Economics: A Major Macro Experiment
As economies in the United States and Europe continue to struggle with an already four-year long crisis (recession in 2008-09, subdued growth in 2010-11) and an uninspiring outlook for this year, financial markets are witnessing an unprecedented, at least for modern times, macro-economic policy divergence between the two regions, with potentially important implications for relative asset prices over the medium and long term.
In economics, as in other social sciences, there is hardly any opportunity to perform controlled experiments. The differentiated policy response in the US and Europe to the present environment of quasi-permanent deleveraging is as close as we can get to such an experiment, and the consequences of it will certainly be debated for years to come in academic circles. But, not only in those: The advantages and risks associated with each strategy, which are not easy to grasp fully, present enormous challenges also for financial markets.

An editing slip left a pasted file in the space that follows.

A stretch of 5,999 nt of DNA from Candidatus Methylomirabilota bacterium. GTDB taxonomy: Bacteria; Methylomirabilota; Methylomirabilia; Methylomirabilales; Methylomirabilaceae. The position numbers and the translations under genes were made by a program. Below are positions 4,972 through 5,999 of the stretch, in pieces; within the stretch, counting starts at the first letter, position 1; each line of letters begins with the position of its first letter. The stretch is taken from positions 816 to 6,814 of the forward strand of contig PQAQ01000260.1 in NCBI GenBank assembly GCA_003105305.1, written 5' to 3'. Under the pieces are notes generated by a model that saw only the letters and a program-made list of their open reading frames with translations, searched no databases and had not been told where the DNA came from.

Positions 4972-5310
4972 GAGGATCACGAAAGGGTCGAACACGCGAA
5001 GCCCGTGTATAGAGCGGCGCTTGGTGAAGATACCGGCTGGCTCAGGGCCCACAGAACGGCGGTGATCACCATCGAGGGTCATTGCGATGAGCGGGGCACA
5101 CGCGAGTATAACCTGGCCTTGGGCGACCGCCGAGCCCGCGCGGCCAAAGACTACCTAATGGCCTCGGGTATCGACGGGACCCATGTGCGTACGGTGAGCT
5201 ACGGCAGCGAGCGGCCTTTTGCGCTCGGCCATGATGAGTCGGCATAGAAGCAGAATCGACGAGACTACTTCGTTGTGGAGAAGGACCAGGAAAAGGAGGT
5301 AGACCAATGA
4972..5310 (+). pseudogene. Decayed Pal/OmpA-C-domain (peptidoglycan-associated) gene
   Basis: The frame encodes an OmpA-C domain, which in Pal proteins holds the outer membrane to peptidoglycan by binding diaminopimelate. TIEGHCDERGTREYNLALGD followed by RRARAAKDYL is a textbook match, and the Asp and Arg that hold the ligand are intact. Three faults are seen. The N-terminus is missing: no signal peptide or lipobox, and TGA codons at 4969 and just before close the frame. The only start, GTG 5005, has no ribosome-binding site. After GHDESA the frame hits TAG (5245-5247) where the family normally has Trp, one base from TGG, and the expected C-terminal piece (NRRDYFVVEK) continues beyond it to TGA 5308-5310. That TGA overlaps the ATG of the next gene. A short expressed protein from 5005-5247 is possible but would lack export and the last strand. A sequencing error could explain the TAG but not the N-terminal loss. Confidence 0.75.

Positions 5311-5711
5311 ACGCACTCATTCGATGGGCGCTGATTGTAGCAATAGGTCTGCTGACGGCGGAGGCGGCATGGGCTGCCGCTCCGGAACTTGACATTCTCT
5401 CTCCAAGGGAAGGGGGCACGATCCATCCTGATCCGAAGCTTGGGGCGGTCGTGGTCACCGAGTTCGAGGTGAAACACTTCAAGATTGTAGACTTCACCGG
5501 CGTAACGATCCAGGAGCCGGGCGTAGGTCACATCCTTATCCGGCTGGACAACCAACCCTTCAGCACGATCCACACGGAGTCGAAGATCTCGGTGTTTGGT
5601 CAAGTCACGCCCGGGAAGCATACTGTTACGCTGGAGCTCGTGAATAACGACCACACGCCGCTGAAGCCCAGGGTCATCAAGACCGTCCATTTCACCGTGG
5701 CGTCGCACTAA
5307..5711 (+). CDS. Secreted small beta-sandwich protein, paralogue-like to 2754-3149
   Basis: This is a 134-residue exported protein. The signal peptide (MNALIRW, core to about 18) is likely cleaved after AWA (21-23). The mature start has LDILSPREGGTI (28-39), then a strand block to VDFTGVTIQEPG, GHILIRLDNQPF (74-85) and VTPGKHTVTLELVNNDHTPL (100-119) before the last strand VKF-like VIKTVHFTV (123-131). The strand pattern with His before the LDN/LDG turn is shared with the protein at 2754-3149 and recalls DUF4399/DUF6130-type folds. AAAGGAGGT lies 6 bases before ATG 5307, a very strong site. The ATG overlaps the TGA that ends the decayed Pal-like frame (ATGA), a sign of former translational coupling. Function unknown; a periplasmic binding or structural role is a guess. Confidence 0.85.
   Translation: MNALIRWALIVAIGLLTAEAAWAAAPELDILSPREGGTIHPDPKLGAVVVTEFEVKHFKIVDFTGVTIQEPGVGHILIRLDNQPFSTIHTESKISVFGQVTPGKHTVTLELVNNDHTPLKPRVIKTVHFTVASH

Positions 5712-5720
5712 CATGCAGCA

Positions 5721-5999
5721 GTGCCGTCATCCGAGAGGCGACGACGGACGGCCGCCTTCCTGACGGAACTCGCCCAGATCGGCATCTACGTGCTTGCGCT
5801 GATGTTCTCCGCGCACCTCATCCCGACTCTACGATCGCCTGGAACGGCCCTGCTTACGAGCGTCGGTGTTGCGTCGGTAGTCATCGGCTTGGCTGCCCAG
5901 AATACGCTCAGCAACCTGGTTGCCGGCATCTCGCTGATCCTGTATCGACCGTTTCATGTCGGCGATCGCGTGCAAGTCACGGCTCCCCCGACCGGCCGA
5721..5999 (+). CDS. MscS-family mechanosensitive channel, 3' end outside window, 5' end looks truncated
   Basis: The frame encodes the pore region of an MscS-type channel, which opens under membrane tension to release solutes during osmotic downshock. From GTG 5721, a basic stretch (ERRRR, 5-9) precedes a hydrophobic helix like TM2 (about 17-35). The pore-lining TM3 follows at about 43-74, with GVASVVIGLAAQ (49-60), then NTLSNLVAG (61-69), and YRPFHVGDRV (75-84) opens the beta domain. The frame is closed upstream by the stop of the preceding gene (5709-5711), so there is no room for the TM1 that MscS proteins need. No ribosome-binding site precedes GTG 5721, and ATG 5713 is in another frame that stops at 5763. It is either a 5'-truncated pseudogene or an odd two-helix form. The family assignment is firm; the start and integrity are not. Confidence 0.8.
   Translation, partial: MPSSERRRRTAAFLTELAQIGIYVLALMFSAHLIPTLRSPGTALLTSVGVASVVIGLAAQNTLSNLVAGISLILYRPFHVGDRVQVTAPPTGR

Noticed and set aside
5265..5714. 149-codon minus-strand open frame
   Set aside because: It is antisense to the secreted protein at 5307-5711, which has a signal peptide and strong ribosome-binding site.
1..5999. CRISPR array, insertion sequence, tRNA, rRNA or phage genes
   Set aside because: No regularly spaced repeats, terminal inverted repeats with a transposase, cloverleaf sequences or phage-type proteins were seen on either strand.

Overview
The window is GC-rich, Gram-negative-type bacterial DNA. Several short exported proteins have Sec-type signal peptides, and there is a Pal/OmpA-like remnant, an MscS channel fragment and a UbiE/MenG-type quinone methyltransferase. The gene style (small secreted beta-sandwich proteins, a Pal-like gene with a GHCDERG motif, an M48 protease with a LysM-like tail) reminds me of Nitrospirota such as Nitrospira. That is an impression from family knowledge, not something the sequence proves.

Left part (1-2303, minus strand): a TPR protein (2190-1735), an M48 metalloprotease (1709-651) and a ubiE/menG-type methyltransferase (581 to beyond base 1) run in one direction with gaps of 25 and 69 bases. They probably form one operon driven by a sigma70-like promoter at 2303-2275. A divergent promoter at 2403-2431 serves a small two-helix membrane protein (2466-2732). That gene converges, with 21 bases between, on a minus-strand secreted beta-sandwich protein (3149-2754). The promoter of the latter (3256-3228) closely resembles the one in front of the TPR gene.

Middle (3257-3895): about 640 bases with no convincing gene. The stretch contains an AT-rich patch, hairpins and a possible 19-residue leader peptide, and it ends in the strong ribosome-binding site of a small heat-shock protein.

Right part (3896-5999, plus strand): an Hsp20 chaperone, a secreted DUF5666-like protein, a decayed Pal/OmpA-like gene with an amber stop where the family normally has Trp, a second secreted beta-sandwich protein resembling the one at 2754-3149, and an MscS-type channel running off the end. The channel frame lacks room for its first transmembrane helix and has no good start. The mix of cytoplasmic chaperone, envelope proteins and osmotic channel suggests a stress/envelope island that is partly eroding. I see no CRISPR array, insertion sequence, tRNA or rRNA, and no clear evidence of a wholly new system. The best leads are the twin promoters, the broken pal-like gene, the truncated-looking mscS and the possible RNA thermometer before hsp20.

How this Divergence came about
Policymakers’ reaction to the initial phase of the crisis (the 2008-09 economic collapse) was similar in both regions, in line with standard practice: Rapid monetary easing and fiscal stimulus. This treatment may have adopted slightly different forms and may have been conducted with varying conviction in various countries, but at least policies went in the same direction. There was a global policy consensus in tackling the most severe recession since the 1930s.
In 2010, however, the policy approach to deal with the present meagre economic recovery started to diverge, as some policymakers, mainly in Europe, perceived actual or potential limits to additional fiscal stimulus and to non-standard monetary measures. Those divergences intensified in 2011, and, despite some backtracking by the ECB in recent months, will not disappear this year.
In the US, the Fed embarked in 2010-11 in two rounds of quantitative easing (and there is talk of a third one this year) and, although Congress has refrained from massive additional fiscal stimulus, it keeps on putting fiscal consolidation further off. In the euro area, despite having reversed recently the early-2011 interest rate hikes, the ECB refuses to boost its balance sheet as much as the Fed and continues to resist pressures to embark in large purchases of government and private sector assets; meanwhile, governments, especially in the periphery, started in 2010 aggressive fiscal consolidation programs, which are being intensified this year. Somewhere in between, the United Kingdom has adopted simultaneously very bold monetary easing (via purchases of large amounts of public and private sector assets) and drastic fiscal tightening.